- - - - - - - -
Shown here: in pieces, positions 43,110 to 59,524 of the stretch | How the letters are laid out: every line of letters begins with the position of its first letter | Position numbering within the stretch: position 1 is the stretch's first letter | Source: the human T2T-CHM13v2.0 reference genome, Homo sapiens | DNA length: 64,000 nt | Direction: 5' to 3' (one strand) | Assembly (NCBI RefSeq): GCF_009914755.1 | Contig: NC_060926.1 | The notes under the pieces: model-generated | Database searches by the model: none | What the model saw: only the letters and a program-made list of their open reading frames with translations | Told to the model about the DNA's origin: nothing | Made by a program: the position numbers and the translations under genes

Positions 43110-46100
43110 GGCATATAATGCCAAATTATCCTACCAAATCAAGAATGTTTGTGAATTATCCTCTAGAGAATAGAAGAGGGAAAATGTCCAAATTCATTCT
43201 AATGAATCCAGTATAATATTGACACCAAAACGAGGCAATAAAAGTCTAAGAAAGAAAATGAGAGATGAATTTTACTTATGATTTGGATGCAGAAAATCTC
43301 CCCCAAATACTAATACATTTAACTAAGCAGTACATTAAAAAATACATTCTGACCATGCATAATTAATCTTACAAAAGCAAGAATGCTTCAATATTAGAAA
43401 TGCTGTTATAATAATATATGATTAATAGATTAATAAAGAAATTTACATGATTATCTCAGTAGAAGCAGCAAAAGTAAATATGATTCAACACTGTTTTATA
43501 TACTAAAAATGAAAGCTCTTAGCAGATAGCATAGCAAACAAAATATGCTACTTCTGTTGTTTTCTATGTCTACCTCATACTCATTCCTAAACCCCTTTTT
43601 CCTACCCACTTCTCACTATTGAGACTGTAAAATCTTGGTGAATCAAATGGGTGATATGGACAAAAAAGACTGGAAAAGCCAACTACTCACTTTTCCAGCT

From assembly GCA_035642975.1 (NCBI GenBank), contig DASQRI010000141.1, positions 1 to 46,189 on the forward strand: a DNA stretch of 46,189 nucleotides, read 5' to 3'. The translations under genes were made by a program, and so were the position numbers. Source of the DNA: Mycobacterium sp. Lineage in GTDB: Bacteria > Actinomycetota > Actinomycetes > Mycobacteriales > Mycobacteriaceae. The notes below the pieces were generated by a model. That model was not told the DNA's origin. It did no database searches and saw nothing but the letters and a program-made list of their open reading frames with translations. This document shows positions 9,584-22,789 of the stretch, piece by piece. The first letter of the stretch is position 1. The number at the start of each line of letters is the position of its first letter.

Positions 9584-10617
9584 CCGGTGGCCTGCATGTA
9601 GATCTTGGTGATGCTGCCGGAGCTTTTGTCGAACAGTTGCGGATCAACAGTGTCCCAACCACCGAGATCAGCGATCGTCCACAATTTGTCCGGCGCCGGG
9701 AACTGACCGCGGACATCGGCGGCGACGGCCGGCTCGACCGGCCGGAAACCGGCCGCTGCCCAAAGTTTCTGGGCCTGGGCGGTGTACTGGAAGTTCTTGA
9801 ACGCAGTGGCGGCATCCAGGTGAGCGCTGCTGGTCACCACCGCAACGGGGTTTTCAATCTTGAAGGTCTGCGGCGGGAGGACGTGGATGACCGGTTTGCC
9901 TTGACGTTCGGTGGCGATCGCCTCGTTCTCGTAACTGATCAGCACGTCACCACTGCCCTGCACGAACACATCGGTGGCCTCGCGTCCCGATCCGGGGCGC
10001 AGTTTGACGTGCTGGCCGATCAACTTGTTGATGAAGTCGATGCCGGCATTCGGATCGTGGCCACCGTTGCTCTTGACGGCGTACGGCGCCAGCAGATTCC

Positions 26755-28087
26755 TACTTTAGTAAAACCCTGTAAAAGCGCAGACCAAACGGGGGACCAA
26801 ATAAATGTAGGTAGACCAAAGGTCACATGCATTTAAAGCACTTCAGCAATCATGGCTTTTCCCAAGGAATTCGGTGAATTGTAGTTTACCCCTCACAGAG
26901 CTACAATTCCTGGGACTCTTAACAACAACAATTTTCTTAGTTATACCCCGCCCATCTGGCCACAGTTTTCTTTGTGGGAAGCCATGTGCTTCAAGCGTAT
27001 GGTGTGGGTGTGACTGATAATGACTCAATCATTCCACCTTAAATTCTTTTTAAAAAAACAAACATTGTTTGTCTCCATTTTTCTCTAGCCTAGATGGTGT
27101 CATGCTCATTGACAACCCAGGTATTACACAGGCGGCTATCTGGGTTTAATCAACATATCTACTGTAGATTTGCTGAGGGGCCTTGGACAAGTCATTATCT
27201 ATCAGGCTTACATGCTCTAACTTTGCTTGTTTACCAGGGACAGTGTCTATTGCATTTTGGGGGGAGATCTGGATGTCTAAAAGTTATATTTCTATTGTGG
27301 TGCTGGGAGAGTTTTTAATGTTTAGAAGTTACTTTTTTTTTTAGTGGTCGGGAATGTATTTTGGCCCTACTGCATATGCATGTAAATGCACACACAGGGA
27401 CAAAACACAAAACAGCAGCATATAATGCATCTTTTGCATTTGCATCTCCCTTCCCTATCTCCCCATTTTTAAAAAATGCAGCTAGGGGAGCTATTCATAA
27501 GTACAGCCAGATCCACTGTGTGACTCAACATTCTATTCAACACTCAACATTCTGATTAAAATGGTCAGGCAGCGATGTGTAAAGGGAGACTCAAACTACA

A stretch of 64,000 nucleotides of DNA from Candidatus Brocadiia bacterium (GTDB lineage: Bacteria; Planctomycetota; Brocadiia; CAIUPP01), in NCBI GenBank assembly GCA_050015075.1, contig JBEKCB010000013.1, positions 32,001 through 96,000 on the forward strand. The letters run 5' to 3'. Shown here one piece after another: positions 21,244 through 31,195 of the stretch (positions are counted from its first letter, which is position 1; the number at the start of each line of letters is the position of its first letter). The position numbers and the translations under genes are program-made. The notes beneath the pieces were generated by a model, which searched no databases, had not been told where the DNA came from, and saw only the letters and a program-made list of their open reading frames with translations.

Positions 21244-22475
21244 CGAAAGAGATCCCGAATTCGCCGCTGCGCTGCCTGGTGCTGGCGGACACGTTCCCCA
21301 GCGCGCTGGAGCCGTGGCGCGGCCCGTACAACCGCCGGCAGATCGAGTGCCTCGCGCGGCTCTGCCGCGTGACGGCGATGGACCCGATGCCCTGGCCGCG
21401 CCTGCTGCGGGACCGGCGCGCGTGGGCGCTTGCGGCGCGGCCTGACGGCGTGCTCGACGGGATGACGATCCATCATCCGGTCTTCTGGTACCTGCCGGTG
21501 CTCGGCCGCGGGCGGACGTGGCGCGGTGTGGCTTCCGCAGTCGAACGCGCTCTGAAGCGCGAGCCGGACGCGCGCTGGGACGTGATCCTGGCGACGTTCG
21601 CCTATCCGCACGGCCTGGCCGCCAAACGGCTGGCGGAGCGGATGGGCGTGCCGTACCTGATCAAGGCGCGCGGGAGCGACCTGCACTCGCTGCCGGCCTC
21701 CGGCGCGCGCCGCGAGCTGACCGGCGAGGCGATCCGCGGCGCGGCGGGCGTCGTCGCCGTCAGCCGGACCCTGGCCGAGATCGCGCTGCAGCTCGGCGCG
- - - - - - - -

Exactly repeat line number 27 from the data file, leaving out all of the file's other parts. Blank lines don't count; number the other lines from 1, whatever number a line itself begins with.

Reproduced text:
A stretch of 64,000 nucleotides of DNA from Candidatus Brocadiia bacterium (GTDB lineage: Bacteria; Planctomycetota; Brocadiia; CAIUPP01), in NCBI GenBank assembly GCA_050015075.1, contig JBEKCB010000013.1, positions 32,001 through 96,000 on the forward strand. The letters run 5' to 3'. Shown here one piece after another: positions 21,244 through 31,195 of the stretch (positions are counted from its first letter, which is position 1; the number at the start of each line of letters is the position of its first letter). The position numbers and the translations under genes are program-made. The notes beneath the pieces were generated by a model, which searched no databases, had not been told where the DNA came from, and saw only the letters and a program-made list of their open reading frames with translations.